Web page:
partir en vitessepartir en vitesse partir en vitesse

The tragic irony, of course, is that the world is a stage. Though it is hard to believe Godard could cast such a shadow over America in the five years between Breathless and Pierrot le fou, seen today the desire to outrun the relationship between America and France is palpable. Although Hollywood pays tribute to him incessantly, he makes jokes about stupid tourists and the Vietnam War. But there is no non-Americanised outside for any of them to escape into, especially not in the world of cinema. (In one scene, Belmondo fantasises about going to the moon, but it’s the moon that is trying to break its orbit with Earth, since Russia tried to tell it about Lenin and America tried to fill it with Coke.) Still, Godard embraces the absurdity of trying. He plays for laughs what America always casts as horror. In this sense, Pierrot le fou oddly reminds me of other films from the 1960s, like Carnival of Souls or Psycho, for the way it lampoons the seductive horror of the American interior, the provincial motel, or of small-town violence. But if Belmondo and Karina are at all like Marion Crane and Norman Bates, they are from an alternate universe where the pair took Crane’s embezzled money and eloped. Godard tells a different story. If there is a Nietzschean quality to the film, as Dreyfus says of its predecessor, it is in Belmondo and Karina’s love of fate. But they really put the amour back into amor fati.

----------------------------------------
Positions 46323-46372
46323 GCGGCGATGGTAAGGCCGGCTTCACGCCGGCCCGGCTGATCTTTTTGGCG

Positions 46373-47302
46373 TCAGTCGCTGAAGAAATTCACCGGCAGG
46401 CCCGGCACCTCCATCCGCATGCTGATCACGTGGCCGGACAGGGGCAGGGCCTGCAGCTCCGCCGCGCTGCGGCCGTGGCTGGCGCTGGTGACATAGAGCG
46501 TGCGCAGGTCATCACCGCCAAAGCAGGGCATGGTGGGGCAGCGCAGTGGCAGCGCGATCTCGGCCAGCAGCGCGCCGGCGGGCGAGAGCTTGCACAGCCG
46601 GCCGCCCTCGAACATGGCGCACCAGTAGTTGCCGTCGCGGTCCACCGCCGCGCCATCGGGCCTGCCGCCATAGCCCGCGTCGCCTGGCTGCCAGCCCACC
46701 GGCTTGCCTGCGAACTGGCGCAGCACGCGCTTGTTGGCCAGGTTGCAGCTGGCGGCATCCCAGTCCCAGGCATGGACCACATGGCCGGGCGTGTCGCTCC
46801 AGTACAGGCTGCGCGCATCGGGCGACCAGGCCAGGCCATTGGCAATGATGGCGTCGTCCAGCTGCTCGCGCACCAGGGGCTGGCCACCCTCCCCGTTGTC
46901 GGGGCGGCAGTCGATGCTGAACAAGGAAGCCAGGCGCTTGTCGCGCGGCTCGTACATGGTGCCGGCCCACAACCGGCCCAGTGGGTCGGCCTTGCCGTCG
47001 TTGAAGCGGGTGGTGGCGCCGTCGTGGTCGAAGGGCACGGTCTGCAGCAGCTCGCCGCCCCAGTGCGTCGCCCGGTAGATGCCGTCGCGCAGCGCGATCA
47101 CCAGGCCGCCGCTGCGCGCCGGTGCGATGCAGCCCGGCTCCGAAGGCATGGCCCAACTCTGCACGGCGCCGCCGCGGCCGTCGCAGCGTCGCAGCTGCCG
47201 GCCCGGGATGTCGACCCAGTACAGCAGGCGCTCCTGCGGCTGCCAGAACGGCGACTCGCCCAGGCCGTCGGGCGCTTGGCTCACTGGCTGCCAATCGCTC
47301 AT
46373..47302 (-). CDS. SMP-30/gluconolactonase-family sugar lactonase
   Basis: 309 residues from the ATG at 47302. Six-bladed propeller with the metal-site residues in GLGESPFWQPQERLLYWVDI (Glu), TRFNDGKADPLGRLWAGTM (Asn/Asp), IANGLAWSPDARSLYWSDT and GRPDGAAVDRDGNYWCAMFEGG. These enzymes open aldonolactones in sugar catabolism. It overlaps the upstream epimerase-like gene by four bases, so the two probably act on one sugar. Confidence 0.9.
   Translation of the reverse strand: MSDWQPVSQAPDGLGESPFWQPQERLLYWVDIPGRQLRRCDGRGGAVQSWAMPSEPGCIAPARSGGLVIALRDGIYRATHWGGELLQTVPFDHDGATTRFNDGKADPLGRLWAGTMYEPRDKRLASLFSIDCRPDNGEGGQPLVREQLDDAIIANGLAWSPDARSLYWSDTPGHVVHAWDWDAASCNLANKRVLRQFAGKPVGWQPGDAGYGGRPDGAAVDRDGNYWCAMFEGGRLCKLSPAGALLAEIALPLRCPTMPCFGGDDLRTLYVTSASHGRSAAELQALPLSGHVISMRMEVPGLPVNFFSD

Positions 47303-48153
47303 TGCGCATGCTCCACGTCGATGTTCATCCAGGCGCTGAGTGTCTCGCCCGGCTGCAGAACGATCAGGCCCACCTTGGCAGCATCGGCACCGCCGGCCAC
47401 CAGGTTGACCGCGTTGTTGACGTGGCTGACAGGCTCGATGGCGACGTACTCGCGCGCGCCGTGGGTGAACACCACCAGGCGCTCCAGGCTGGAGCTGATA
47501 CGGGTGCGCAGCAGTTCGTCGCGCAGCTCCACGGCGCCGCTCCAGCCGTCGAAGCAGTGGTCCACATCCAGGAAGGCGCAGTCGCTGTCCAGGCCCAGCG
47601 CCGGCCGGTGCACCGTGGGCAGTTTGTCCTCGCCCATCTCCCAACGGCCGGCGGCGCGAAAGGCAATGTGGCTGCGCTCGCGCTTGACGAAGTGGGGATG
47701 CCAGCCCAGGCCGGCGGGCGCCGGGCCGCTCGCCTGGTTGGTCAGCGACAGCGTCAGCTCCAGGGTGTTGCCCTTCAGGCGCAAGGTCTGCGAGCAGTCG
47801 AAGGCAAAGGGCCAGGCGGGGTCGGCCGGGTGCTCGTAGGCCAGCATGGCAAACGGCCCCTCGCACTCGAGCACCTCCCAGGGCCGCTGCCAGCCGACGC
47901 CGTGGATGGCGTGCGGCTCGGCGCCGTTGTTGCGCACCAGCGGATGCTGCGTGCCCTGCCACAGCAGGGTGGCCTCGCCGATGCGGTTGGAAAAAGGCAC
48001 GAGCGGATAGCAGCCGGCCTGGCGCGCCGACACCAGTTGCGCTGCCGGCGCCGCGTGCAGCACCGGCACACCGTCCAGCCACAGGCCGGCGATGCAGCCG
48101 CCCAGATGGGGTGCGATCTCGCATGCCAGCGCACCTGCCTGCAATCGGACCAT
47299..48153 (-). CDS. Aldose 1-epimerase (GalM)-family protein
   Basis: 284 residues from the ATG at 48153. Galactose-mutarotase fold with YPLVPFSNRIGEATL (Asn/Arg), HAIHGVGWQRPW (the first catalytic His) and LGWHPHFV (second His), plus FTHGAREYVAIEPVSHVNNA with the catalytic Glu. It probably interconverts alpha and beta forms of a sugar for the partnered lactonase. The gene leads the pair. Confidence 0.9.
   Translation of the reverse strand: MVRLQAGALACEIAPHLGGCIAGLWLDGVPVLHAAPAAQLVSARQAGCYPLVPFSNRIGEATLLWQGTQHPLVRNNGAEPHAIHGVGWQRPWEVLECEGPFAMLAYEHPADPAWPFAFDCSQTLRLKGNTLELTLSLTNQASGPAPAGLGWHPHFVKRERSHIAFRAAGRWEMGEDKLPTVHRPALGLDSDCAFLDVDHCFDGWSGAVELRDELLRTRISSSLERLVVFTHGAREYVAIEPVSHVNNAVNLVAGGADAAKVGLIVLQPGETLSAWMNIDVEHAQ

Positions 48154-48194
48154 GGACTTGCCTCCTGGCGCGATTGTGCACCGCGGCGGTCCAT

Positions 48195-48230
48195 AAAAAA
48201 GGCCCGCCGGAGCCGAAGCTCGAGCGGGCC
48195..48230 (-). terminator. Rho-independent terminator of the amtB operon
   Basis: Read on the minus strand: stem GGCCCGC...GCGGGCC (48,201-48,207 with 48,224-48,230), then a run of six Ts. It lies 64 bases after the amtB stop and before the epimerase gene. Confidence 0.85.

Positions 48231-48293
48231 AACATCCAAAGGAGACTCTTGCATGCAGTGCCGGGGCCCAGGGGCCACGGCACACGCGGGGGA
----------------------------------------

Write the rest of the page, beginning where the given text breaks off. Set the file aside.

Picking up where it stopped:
Belmondo puts Bataille quotes in his journal too: l’érotisme, en ce sens, trahit cette nostalgie d’une continuité des êtres… “Eroticism, in this sense, betrays nostalgia for continuity.” But he does not write this down. Instead, our eye follows the quote as he erases it with a formless scribble from his pen.

RIP Jean-Paul Belmondo.

Is there (Still) No Alternative?:
XG in Ljubljana

I am immensely excited to be flying to Ljubljana soon to give a lecture as part of the Maska Institute‘s 2021/22 Contemporary Performing Arts Seminar. In part a celebration of Mark Fisher’s Capitalist Realism, recently translated into Slovenian, I’ll be talking a bit about Mark’s legacy and what more can be said about Fisher’s debut 12 years on.

Taking place on 9th September 2021 at the New Post Office, this will be the first in a series of lectures organized by the Maska Institute, with future speakers including Lea Kuhar, Ana Reberc, Muanis Sinanović, Nina Hlebec, Jaša Bužinel, Robert Bobnič, Vesna Pobežin Roš, Varja Hrvatin, Maša Radi Buh and Jakob Ribič. There will also be a reading group for the book held alongside these sessions.